Otti Berger and the Nordic countries
Bauhaus weaver and designer Otti Berger helped raise the status of weaving. She created innovative fabrics using techniques which she herself developed and had patented. Berger died young, but managed to leave a lasting mark in design history.
Text by Senior Researcher Widar Halén
Otti Berger was at the forefront of the Bauhaus avant-garde in the 1920s and 30s, as a student, weaver, designer, inventor and teacher and for a short time head of the weaving workshop at the Bauhaus school in Dessau.
She fully accepted that manual and machine weaving should go hand in hand, and with her patents on innovative weaving methods and textiles for industry, she helped to raise the status of the artisan in an otherwise anonymous field of work.
Berger (1898–1944) always wove her prototypes directly on the loom without drawing them first, and she developed innovative fabrics and industrially produced textiles for a wide market in Germany, Switzerland, the Netherlands and the United Kingdom. Her professional ties to Norway and Sweden have so far been less known. She visited Norway and Sweden in 1929 and delivered designs to Aino and Alvar Aalto's interior design company Artek in Finland. Otti Berger is often mentioned along with her contemporary Bauhaus colleagues Annie Albers and Gunta Stölzl, but she was brutally murdered in the Auschwitz-Birkenau concentration camp in 1944 (actual date is unknown) and therefore could not build her legacy as the other Bauhaus weavers did. She had a short but incredibly hectic and successful career that deserves more attention.
Otti Berger was born in 1898 in the town of Zmajevac in the Baranya region of the Hungarian part of Austria-Hungary. The area has rich textile traditions and was part of Yugoslavia from 1918–1945. Today it is part of Croatia. Berger attended the Academy of Fine Arts in Zagreb from 1922–1926. In October 1926 she moved to Dessau in Germany, and in January 1927 Berger registered at the Bauhaus school in Dessau. She first took the introductory course held by Josef Albers and fellow Hungarian László Moholy-Nagy. At the same time, she attended Wassily Kandinsky's lectures in form and design and Paul Klee's course in colour theory. Albers and Moholy-Nagy focused particularly on what was referred to as work theory, i.e. the different properties of the materials, and during this course Berger did some experimental work that would guide her career.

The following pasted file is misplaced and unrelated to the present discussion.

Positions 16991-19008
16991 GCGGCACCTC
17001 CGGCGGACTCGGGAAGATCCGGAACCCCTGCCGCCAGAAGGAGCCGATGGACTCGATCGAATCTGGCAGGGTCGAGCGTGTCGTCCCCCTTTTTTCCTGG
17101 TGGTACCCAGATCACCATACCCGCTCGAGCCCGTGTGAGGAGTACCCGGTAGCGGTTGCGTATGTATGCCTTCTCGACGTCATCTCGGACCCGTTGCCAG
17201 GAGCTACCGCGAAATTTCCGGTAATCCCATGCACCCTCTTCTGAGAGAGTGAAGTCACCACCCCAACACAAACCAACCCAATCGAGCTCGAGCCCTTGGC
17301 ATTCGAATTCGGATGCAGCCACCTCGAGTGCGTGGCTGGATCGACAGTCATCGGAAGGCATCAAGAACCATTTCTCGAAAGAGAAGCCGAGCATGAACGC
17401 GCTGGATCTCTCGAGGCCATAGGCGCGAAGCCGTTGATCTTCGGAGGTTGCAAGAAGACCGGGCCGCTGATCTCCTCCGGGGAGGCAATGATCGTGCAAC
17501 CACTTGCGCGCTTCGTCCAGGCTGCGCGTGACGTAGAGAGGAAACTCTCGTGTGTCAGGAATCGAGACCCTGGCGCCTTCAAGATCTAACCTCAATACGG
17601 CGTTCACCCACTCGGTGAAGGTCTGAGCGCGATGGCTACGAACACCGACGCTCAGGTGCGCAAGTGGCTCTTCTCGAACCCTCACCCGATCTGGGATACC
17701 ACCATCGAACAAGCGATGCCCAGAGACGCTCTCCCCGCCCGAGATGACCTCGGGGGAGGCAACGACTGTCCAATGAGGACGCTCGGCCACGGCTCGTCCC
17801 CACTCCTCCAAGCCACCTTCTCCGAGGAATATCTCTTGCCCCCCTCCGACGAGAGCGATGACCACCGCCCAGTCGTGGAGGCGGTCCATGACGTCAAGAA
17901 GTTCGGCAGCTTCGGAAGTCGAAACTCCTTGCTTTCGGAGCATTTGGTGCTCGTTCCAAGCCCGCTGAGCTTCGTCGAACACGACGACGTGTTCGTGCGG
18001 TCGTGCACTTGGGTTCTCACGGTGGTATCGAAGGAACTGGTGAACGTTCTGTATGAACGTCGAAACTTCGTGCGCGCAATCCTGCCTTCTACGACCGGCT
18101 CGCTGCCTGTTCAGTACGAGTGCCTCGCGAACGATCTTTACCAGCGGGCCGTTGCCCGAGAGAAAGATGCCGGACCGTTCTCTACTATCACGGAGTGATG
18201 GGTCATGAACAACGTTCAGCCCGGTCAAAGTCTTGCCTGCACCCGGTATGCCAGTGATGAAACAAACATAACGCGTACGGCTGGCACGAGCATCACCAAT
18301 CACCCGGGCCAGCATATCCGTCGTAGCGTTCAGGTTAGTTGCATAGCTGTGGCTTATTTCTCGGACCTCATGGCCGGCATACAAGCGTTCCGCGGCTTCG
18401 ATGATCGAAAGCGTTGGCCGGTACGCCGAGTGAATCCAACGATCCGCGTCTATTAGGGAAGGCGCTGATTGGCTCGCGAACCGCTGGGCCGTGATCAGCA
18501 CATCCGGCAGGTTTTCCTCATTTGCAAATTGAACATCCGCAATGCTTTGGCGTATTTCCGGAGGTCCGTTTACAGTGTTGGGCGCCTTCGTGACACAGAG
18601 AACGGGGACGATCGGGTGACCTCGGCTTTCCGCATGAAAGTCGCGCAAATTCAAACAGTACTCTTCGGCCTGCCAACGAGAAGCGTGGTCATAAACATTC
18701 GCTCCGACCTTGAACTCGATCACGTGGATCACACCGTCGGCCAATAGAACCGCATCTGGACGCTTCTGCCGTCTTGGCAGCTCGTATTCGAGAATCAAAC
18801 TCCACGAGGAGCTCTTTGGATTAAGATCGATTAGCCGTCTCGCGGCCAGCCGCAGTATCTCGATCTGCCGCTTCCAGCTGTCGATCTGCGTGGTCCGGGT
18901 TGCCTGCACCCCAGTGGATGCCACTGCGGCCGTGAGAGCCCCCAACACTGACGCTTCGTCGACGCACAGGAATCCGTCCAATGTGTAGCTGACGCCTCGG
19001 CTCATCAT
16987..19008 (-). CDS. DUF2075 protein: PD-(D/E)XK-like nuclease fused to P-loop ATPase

In October 1927, Berger was accepted on a six-month trial semester in the weaving workshop at the Bauhaus school, and in January 1928 she formally enrolled as a student in the same studio under Gunta Stölzl. Stölzl was the only female "master" (professor) at Bauhaus, and after Bauhaus established its architecture department in 1927 she completely restructured the teaching approach in the weaving programme, from a craft orientation to a more industrial orientation. Now textiles were to be made to suit the new functionalist architecture (Neues Bauen) and industrial prototypes were supplied from Bauhaus on a larger scale. The studies of texture and structure in fibres and textiles were most important. Students were also encouraged to work on the side in industry or to take a semester at a school abroad.
Bauhaus in Sweden